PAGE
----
The Importance of Sex Education in Today's Schools

Topics: Sex education, Sexual intercourse, Human sexuality Pages: 8 (2427 words) Published: September 13, 2014
Rebecca Rogness

November 18, 2013


K. Burchett

Paper 3: Argument

Word Count: 2,114

The Importance of Sex Education in Today's Schools

"What did you learn about in school today honey?" "Oh, we did some proofs in Geometry, practiced past tense verbs in Spanish, and learned about sexually transmitted diseases in Health class." Suddenly, all goes silent, and the subject is quickly changed to something else. One of the most controversial issues facing today's schools is whether or not sexual education, or "sex ed," should continue to be taught to children. On one hand, some argue that it should, because children need to be properly educated on this topic and the potential consequences that can result from it. However, many others oppose this viewpoint, arguing that sex ed is a personal subject for parents to discuss with their children, and therefore does not belong in an academic setting. While both of these viewpoints have their strengths as well as their limitations, it is extremely important for sex ed to continue to be taught in today's schools. Not only will students be properly educated on how to prevent negative sexual outcomes, such as sexually transmitted diseases (STDs) and unintended pregnancies, but also on the wide range of topics related to sexual health, such as communication, relationships, and decision-making. Overall, sex education has both physical as well as emotional benefits for school-aged children.

Of course, there are several reasonable objections to sexuality education curriculum being taught in today's schools. First, it is argued that sexuality is an inappropriate topic to be taught in schools, for schools are a place to learn "typical" academic subjects such as Math, Science, or English. In addition, those who are against sex ed assert that sex is a personal matter and should only be taught to children by their parents. In other words, it is the parents' responsibility to provide sexuality education for their own children (Goldman 5). This would be a reasonable point to make. After all, parents are the "first and most readily accessible of all the teachers from whom children learn" (Goldman 6). Further, children "consistently report" that they want to receive information from their parents regarding sex (Goldman 6), suggesting that they would rather learn about sexual activity from their parents than from teachers. Finally, opponents of sexuality education curriculum argue that teaching this topic in schools essentially condones teenage sex, and thus will result in more teens engaging in sexual activity.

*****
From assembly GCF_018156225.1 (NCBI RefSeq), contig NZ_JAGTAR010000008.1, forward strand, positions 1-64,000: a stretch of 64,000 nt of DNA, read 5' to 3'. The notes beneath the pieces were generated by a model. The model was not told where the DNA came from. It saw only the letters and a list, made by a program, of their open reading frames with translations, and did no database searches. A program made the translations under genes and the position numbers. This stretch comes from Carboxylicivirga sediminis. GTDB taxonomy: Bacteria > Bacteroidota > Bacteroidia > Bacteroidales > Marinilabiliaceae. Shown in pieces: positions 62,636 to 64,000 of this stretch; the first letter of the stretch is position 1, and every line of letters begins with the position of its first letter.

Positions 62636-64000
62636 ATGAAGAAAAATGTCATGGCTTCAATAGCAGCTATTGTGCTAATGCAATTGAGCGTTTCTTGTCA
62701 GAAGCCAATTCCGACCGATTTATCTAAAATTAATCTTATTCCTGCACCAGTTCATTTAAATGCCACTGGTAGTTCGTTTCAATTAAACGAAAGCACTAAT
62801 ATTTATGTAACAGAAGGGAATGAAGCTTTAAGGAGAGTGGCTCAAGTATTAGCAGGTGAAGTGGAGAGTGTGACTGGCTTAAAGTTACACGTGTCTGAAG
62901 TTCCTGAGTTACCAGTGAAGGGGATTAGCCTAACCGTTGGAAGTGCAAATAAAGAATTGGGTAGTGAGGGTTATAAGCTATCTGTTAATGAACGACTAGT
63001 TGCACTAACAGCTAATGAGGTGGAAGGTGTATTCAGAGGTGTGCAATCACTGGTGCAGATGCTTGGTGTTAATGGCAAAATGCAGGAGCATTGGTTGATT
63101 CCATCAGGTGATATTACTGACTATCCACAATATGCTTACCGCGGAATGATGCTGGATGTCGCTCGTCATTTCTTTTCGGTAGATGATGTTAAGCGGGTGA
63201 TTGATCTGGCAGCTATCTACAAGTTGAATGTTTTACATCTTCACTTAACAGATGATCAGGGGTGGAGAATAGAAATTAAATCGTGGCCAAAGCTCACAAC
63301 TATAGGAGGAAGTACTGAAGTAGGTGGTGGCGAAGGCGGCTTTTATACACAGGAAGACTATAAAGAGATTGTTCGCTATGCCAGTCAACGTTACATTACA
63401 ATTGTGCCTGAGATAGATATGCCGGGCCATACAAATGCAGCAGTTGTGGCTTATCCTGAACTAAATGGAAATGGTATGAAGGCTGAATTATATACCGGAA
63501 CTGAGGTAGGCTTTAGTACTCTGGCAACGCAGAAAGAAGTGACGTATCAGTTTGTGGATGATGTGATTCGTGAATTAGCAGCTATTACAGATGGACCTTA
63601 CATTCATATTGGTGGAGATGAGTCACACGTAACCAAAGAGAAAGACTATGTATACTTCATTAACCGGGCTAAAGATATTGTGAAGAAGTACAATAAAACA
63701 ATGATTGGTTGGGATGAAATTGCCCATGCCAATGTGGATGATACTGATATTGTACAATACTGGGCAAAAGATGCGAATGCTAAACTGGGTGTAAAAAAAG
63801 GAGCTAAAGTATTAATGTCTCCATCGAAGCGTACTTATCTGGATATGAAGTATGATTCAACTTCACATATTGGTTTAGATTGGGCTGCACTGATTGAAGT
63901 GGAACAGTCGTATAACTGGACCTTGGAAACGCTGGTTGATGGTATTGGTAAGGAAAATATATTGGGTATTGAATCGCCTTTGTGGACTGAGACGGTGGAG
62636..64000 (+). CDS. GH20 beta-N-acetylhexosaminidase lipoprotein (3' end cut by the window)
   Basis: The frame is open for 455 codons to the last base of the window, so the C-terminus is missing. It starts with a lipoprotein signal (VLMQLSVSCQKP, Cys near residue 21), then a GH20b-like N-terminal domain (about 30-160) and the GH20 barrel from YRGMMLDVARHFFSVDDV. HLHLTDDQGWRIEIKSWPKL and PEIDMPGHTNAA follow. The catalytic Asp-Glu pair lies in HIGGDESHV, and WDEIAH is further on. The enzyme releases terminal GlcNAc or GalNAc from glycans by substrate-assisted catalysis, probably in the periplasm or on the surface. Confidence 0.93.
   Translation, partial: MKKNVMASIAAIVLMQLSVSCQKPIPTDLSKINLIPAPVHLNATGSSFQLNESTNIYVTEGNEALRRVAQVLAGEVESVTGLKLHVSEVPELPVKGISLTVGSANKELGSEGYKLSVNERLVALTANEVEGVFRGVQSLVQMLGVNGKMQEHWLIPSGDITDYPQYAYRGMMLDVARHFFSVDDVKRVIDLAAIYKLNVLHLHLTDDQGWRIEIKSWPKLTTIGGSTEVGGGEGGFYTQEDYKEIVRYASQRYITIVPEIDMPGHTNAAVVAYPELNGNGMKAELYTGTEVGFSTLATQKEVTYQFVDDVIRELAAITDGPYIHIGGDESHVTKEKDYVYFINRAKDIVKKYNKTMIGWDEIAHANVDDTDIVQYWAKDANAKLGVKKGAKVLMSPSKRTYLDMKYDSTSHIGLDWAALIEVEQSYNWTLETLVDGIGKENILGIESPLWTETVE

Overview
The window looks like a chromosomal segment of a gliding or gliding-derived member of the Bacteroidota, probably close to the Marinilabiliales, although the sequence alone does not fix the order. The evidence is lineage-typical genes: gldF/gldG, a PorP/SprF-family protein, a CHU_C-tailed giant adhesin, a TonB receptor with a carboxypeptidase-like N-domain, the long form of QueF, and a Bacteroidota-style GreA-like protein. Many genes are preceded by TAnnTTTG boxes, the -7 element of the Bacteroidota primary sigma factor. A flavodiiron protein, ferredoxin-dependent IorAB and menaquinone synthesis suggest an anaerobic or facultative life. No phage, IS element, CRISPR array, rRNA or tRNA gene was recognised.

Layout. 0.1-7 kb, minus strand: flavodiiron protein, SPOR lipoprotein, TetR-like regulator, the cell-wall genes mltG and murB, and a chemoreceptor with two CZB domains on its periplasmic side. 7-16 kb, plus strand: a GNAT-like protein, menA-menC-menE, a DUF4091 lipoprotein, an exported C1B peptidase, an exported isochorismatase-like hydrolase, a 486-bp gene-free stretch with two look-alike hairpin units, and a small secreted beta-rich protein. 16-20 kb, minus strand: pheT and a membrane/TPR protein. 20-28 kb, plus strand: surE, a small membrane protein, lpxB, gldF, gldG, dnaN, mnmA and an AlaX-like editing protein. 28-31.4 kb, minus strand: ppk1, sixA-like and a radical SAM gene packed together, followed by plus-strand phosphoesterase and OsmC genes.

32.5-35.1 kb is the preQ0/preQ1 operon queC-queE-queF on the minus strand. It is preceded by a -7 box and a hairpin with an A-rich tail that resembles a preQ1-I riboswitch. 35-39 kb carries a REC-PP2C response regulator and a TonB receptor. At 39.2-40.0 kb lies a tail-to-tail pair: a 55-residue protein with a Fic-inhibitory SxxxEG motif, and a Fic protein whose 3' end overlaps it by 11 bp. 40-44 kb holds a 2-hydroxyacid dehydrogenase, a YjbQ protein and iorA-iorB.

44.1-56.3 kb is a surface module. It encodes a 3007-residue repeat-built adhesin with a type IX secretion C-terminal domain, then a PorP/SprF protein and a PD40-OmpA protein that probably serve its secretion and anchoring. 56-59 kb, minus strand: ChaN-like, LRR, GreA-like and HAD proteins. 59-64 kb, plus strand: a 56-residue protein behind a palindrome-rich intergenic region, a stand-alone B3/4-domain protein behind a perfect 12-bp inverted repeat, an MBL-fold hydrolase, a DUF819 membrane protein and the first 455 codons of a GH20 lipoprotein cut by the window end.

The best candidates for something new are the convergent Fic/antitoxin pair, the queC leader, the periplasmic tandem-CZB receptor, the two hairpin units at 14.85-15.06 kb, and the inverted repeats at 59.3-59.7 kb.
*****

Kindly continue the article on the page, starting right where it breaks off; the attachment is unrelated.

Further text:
However, these opposing positions have their limitations. Researchers point out that sex ed is "after all, an academic subject," so it is appropriate that it is included in schools' curriculum (Hamilton, Sanders, and Anderman 3). Sex ed is not a class taught on its own, but rather a component of school's health classes. The problem is, people mistakenly believe that sex ed only refers to sexual behavior, such as sexual intercourse, and not the "full array of topics that comprise sexuality" ("Implementing," par. 4). These topics include information on:

abstinence, body image, contraception, gender, human growth and development, human reproduction, pregnancy, relationships, safer sex (prevention of sexually transmitted infections), sexual attitudes and values, sexual anatomy and physiology, sexual behavior, sexual health, sexual orientation, and sexual pleasure. ("Implementing," par. 4)

From this information, it can be concluded that sex ed does not just discuss sexual activity as critics claim. Rather, it teaches students about several important life topics regarding sexual health and human relationships.

The argument that parents should be the sole educators on sexuality has its limitations as well. The fact is, not all parents are talking to their children about sex. A nationally representative survey commissioned by the Planned Parenthood Federation of...

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Goldman, Juliette D. G. "Responding To Parental Objections To School Sexuality Education: A Selection Of 12 Objections." _Sex Education_ 8.4 (2008): 415-438. _Education Research Complete_. Web. 2 Nov. 2013
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Kohler, Pamela, et al., "Abstinence-Only and Comprehensive Sex Education and the Initiation of Sexual Activity and Teen Pregnancy," _Journal of Adolescent Health_ 42.4 (March 2008); 344-351. Web. 4 Nov. 2013.
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